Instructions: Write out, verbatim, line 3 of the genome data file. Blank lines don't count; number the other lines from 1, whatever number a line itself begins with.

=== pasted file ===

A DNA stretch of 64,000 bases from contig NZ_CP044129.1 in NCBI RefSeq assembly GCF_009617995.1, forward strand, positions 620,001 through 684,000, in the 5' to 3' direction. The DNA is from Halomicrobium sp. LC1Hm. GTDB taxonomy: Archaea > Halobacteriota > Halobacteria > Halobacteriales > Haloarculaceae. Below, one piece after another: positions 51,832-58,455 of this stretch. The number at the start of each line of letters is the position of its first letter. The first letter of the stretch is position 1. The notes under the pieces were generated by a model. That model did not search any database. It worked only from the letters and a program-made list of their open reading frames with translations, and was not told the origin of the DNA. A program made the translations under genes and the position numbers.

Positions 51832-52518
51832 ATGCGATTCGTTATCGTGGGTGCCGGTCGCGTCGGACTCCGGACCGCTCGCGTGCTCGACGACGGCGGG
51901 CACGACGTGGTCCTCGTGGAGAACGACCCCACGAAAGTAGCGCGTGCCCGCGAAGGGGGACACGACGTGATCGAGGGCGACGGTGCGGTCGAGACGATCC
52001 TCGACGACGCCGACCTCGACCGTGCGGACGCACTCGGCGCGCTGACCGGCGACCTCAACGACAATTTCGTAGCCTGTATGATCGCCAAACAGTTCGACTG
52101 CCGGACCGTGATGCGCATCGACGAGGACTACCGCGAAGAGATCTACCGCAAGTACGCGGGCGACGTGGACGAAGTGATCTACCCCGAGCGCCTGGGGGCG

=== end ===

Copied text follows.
51832 ATGCGATTCGTTATCGTGGGTGCCGGTCGCGTCGGACTCCGGACCGCTCGCGTGCTCGACGACGGCGGG